I might be thinking more logically about all of this (a film shouldn’t operate solely on real-world logic or else there would never be conflict), but it’s awfully convenient that these problems are happening at exactly the same time for everyone. In typical Marvel fashion, though, these issues get resolved rather quickly and feel flat because of it. Thor runs off and leaves Rocket alone, but then encounters his mother who gives him a quick pep talk. He’s now ready to take on the world, dad bod and all. Tony and Cap quickly figure out another point in time where they can collect the tesseract and more Pym particles, which then goes incredibly well for them while providing fan service at the same time. Nebula may have brought another Thanos to Earth, but she and Gamora reconcile and kill the other Nebula after a minute long conversation.
It simply reminds me of how Iron Man 3 rushed its fairly interesting plot to spur a climax with the villain. Instead of having Tony actually face his fears and overcome his existential crisis, a kid tells him he’s Iron Man and Tony goes, “You’re right.” Problem solved! I mean, if going to 1970 meant everyone could have gotten a ton more Pym particles, then what was the whole point of the “We’ve only got one shot at this” speech? Sure, no one thought of it yet (and they were trying to get as many Infinity Stones in the same place as possible), but it’s pretty stupid to give yourself only a single shot when you could have taken a safer route.
Nebula, though, just confuses the hell out of me. I’ll fully admit that I haven’t watched either of the Guardians of the Galaxy films, which means I could have missed the detail, but the revelation of her being on a neural network comes out of thin air. War Machine and her head to Morag during a period where Gamora, Thanos, and Nebula were first locating the Infinity Stones and somehow, current Nebula’s thoughts play through past Nebula’s mind. Thanos then consults with his Squidward-looking confidant and apparently they can just hack into both Nebula’s at will. That’s some grade-A BS if I’ve ever heard it before.
I’d be more willing to accept that nonsense if the action scenes were good, but Endgame fails at that. The Russo Brothers may know how to stage a fight with some incredible build-up, but they certainly cannot film one. Captain America fights a younger version of himself and the camera jitters around with so many close-ups and shaky effects that it’s hard to even understand what is happening. They fall through some glass, land on the ground, and just when young Cap is about to win, old Cap tells him Bucky is still alive. Woo, that was a close one; expect it didn’t look like anyone actually fought.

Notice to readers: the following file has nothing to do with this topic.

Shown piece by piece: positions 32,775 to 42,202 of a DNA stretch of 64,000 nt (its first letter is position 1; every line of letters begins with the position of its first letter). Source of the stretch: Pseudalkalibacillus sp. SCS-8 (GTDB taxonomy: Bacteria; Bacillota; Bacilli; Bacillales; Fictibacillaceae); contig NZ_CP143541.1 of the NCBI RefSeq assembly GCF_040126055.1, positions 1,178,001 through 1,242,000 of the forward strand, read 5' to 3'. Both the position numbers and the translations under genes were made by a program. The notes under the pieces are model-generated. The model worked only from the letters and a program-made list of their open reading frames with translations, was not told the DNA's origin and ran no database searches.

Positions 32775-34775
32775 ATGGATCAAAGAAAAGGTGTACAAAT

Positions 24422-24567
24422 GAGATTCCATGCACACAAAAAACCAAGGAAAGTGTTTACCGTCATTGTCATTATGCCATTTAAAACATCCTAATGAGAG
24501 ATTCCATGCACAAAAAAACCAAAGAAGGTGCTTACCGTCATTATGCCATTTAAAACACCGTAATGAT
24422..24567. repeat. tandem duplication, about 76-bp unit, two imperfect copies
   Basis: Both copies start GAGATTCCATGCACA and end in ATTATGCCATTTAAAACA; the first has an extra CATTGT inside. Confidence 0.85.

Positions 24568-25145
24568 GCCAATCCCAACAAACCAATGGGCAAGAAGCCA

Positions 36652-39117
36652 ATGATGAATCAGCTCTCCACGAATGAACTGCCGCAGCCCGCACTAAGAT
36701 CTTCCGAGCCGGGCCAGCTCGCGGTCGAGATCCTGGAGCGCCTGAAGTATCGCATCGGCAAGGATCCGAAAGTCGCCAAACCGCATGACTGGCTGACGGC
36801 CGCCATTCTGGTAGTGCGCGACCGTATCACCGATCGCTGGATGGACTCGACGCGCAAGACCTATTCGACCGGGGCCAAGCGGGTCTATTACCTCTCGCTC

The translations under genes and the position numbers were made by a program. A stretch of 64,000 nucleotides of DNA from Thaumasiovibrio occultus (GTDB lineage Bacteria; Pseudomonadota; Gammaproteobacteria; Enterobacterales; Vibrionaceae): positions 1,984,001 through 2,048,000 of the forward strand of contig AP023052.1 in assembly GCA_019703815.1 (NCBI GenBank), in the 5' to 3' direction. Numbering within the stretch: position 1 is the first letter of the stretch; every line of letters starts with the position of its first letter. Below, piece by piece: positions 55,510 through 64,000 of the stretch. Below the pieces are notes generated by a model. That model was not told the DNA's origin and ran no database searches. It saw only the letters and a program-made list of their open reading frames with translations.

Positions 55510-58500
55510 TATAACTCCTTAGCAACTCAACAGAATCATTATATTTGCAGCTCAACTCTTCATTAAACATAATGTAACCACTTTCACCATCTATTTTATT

The gigantic final battle scene is also full of CGI and hard to distinguish bodies. Black Panther gets lost in the shuffle, Spider-Man connects his webs to seemingly nothing, and Captain Marvel comes in to literally end the conflict with her existence. There’s even a girl power moment that is undermined by how Captain Marvel doesn’t actually need any help at all. It’s just gratuitous self-aggrandizing nonsense that doesn’t give anyone a chance to shine.
I get why this all happened, but as a film on its own without any of the historical context, it feels completely overstuffed. There is at least a story with a small cast for the majority of the duration, but the bits where everyone is there is like a visual presentation of the old saying, “Too many cooks in the kitchen.” It’s hard to focus on any one element because 40,000 are happening at the same time.
Referring to Flixist’s own review on the matter, I really don’t know what else Marvel could have done. For the moment, Endgame is the template for how to handle a massive superhero team-up flick. From a small seed, a mighty trunk may grow, as they say, and I’m sure when Marvel gets a second crack at this, the film will be even better. Still, that doesn’t mean I don’t have my criticisms and I will contend that Endgame isn’t all that great.
Separate it from the hype and build-up, and the movie feels a bit empty. Even when watched back-to-back with Infinity War, the two films don’t compliment each other well. One has a strong focus on Thanos while the other barely features him. One is a more focused, constantly moving action film while the other is a slow burn. Still, how else could Marvel have wrapped up this era of the MCU? Who else has even attempted this type of cinematic crossover before? Until that does happen, Infinity War and Endgame are the best we’ve got.